Getting Diagnosed

Getting Diagnosed Getting Diagnosed

Diagnosing dermatomyositis and polymyositis

A full physical exam is the first step toward diagnosing dermatomyositis (DM) or polymyositis (PM). Your doctor will ask you questions about your:

  •  Signs and symptoms
  •  Family health history
  •  Full health history
  •  Medication and supplements you may be taking

Learn about
DM and PM.

Get the facts about how dermatomyositis and polymyositis can affect your muscles and impact your body.

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Then, he or she will most likely use one or more of the following tests to confirm the diagnosis:

Tests for dermatomyositis and polymyositis

Magnetic resonance imaging (MRI)

An MRI creates detailed images of muscle tissue. It is used to help your doctor detect if disease is present

Electromyography (EMG)

A test to measure muscle strength with an electric impulse. Depending on your symptoms, one or more muscles may be tested to help diagnose your condition

Muscle biopsy

A tiny piece of muscle is removed and sent to a lab. It is checked for damage or infection. The presence of abnormal proteins and low levels of certain enzymes will also be checked

Blood test

Creatine phosphokinase (CPK) is a type of enzyme found in your skeletal muscles. When these muscles are damaged, they can cause CPK to enter your bloodstream. A simple blood test can let your doctor know if you have a high level of CPK in your blood. This can help determine if you have dermatomyositis or polymyositis. A blood test can also reveal if autoantibodies linked to DM or PM are present

Test for dermatomyositis only

  •  Skin biopsy: A tiny piece of skin is removed and sent to a lab. The sample can confirm if dermatomyositis is present. It can also rule out other possible conditions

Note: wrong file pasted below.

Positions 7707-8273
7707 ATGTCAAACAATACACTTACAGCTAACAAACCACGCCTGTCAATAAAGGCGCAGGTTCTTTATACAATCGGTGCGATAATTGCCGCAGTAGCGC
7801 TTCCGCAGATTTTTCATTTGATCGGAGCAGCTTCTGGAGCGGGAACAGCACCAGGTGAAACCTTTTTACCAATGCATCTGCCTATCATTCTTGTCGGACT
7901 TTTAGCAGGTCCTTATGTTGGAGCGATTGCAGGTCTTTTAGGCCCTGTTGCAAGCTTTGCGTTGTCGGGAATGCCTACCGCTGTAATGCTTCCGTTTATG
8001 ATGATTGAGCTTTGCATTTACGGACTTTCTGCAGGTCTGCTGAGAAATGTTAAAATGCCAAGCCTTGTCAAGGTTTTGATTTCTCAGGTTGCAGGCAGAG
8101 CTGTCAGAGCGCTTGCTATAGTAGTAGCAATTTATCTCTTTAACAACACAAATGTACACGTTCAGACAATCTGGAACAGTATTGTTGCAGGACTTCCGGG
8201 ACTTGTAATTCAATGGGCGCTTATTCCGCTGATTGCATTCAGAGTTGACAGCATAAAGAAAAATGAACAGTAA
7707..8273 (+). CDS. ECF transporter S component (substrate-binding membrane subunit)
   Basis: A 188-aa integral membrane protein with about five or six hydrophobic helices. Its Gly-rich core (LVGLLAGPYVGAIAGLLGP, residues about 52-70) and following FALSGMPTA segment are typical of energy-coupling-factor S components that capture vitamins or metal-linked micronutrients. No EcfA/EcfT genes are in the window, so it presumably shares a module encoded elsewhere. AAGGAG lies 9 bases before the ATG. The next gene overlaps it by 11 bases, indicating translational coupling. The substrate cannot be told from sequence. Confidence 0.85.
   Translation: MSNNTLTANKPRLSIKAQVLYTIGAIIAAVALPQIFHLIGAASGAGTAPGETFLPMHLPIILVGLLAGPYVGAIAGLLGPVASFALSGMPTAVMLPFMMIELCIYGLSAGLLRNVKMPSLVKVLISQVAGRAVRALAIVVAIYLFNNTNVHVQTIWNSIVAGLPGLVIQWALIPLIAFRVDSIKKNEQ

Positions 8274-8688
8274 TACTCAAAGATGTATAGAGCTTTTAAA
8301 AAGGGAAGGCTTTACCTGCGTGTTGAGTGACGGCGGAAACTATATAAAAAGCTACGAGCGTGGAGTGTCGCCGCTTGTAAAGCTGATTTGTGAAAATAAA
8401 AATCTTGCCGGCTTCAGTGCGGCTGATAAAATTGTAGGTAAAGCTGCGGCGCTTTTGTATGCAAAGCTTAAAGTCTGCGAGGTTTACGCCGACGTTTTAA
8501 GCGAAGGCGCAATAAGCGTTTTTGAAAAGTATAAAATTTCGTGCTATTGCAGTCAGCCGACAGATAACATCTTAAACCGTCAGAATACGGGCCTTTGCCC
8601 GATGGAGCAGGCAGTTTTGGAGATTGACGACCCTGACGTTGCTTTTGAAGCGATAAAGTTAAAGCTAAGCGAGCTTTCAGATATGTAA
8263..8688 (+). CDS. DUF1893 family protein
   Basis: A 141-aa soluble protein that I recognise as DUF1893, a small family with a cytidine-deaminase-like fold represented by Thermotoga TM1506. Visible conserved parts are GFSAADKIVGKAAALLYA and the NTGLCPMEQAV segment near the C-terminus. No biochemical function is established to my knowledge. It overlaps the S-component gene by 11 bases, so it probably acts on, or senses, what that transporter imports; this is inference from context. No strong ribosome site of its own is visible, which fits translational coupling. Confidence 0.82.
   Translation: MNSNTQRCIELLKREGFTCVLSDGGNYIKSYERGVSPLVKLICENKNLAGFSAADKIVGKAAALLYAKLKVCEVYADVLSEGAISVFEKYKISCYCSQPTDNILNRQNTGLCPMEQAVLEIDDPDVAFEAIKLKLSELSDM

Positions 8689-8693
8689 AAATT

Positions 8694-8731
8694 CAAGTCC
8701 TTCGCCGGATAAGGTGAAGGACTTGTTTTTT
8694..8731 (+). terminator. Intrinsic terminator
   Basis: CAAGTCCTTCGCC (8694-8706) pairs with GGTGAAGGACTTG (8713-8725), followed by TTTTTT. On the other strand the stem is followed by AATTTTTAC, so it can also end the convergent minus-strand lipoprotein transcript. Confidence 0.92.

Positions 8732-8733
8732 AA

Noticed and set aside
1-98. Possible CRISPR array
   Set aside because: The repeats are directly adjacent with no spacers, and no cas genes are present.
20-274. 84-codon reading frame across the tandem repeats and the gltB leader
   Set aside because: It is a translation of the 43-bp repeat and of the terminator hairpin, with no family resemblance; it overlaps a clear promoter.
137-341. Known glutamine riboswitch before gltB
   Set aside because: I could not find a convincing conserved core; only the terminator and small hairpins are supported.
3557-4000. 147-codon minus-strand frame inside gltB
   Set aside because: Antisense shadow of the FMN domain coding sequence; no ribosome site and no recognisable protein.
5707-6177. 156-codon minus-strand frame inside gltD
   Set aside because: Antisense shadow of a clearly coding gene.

More from DM/PM & YOU

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knowledge

Physical therapy and exercise may help people with DM and PM manage their condition.

Correct

True—Studies have shown that people with DM or PM may benefit from an exercise routine. Depending on your condition, it may be recommended as part of your treatment plan. Talk with your doctor before starting an exercise routine. Or ask to be referred to a physical therapist.

Incorrect

True—Studies have shown that people with DM or PM may benefit from an exercise routine. Depending on your condition, it may be recommended as part of your treatment plan. Talk with your doctor before starting an exercise routine. Or ask to be referred to a physical therapist.

Meet the treatment team.

Learn about the types of healthcare providers who may be involved in your treatment.

Treating dermatomyositis and polymyositis.

Learn about your treatment options.

Protein

Protein is found in every part of our body and is needed to build and maintain bones, muscles, and skin. Protein can be found in meats, fish, eggs, and dairy products.

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Enzyme

Enzymes are used for all body functions. These proteins cause a chemical change. For example, enzymes break down foods we eat for digestion.

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Autoantibodies

The proteins in your immune system acting against your body’s tissues.

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